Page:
Even if you are not an avid vintage motorcycle enthusiast, you’ve probably heard rumblings about an event called The Race of Gentlemen or seen photos of riders in old garb and older motorcycles riding on the beach.
You may have thought, “That looks like fun.” If you want to be part of the scene, here’s how you can.
The Race of Gentlemen is an old-school drag race held on the beaches of Wildwood, New Jersey. For you folks on the west coast, there is a Race of Gentlemen coming up October 15 and 16 on the beach in Pismo, California. It’s too late to enter this go round, but watching this first west coast edition could inspire you to build a racer for next year!
The idea is to hold an event that is as close as possible to 1930s and 1940s racing, so entries are limited to period-correct cars and motorcycles built before the early post-war era. All vehicles must be American-made and all the parts must be period-correct, so leave your nitromethane motorcycle drag racer at home. Entries are selected from applications, so if you want to get in you have to follow the rules and the spirit (and style) of the event. Still, you can hit the beach with a slightly modified stock Harley or Indian and have a lot of fun, so let’s look at what it takes to put together a suitable machine.
First off, let’s set a budget. I know this is racing and that means being prepared to throw tons of money into the project for little or no return, but if you try to be reasonable you should assume you’ll spend around $10,000 to get on the beach.
Now I know you are thinking that you can’t possibly buy a running pre-1948 Harley-Davidson for that kind of money, but actually you can. Big Twin Knuckleheads and Flatheads are certainly off the table, but a smaller 45-cubic-inch W series that is more or less ready to ride can definitely be found for under $10,000. Production numbers for the W series were very high in the 1940s, since Harley produced some 60,000 WLAs for the war effort and it is rumored that enough spare parts were produced to build another 60,000 machines. That, along with the thousands of civilian WLs and thousands of Servi-cars which shared the same motor, means that finding a suitable machine for ripping up and down the beach a few times won’t be too much of a challenge. The other bonus is that there’s a separate class for 45s, so you don’t even have to compete against the faster Big Twins.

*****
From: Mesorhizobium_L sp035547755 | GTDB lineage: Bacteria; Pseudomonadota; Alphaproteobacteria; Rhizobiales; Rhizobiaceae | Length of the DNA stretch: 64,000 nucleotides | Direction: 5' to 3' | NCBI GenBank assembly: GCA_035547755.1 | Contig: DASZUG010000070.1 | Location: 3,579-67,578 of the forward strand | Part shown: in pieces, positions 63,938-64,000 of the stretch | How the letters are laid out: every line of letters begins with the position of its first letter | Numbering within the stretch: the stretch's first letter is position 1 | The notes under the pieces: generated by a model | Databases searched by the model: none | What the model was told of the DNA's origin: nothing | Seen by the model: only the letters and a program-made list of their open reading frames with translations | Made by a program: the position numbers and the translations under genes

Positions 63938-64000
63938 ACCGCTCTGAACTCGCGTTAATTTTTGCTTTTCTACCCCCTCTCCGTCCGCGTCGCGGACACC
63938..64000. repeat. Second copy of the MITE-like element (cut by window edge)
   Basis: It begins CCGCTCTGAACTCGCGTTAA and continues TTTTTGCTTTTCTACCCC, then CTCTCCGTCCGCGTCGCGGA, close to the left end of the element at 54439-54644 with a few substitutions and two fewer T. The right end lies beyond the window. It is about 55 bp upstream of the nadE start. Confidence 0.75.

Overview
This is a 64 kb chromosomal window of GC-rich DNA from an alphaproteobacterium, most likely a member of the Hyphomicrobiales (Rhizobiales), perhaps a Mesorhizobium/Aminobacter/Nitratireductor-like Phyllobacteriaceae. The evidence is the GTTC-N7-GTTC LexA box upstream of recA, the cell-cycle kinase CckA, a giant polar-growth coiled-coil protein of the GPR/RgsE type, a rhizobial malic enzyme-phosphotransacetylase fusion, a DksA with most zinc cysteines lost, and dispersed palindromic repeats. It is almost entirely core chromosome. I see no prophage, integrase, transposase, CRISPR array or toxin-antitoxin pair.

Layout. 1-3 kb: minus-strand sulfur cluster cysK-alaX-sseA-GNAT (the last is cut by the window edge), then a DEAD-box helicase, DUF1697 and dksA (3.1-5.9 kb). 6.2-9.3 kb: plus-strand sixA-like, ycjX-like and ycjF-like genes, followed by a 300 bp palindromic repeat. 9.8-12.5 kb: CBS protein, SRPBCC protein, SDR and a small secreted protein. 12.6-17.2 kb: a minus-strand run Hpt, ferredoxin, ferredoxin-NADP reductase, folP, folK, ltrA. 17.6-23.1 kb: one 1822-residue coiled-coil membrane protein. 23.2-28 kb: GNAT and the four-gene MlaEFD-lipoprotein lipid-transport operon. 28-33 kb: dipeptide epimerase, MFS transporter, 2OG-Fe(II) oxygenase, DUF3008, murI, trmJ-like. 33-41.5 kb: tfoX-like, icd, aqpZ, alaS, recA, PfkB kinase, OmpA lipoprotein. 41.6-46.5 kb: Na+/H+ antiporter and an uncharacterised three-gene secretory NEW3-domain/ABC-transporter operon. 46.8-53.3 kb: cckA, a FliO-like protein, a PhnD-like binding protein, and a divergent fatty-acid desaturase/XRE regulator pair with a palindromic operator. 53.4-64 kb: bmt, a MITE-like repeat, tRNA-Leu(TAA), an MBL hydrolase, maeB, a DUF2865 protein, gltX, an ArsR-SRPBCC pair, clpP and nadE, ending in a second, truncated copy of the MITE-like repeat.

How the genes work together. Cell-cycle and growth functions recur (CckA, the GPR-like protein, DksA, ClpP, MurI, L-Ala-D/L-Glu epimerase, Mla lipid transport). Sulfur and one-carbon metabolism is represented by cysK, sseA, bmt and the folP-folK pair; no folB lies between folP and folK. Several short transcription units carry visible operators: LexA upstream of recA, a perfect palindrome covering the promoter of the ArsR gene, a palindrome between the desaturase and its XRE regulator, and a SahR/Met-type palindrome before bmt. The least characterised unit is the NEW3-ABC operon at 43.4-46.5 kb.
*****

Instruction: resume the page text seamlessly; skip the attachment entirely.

Once you have secured a running motorcycle, it is time to make it go faster. This obviously could encompass multiple articles, but to keep things simple you want to increase fuel/air mixture going into the motor as well as increasing the exhaust leaving the motor. Since we are trying to keep to a reasonable budget, your best option is to look for “bolt-on” horsepower increases and forego expensive motor work. Upgrades like a less restrictive air cleaner, larger carburetor and drag pipes can all help bump up your horsepower without breaking the bank. Keep in mind that you will need to research your new additions to maximize potential. Just buying the biggest carburetor is not going to help if it dumps more fuel into the cylinder than the engine can burn.
No need to worry too much about this, as you can employ that age-old racing technique of spying on your competitors to see what they are running on their machines. Before you get out your spy cameras and night vision goggles, though, I suggest following your competitors on social media. You should be able to figure out their secrets easily enough from the comfort of home.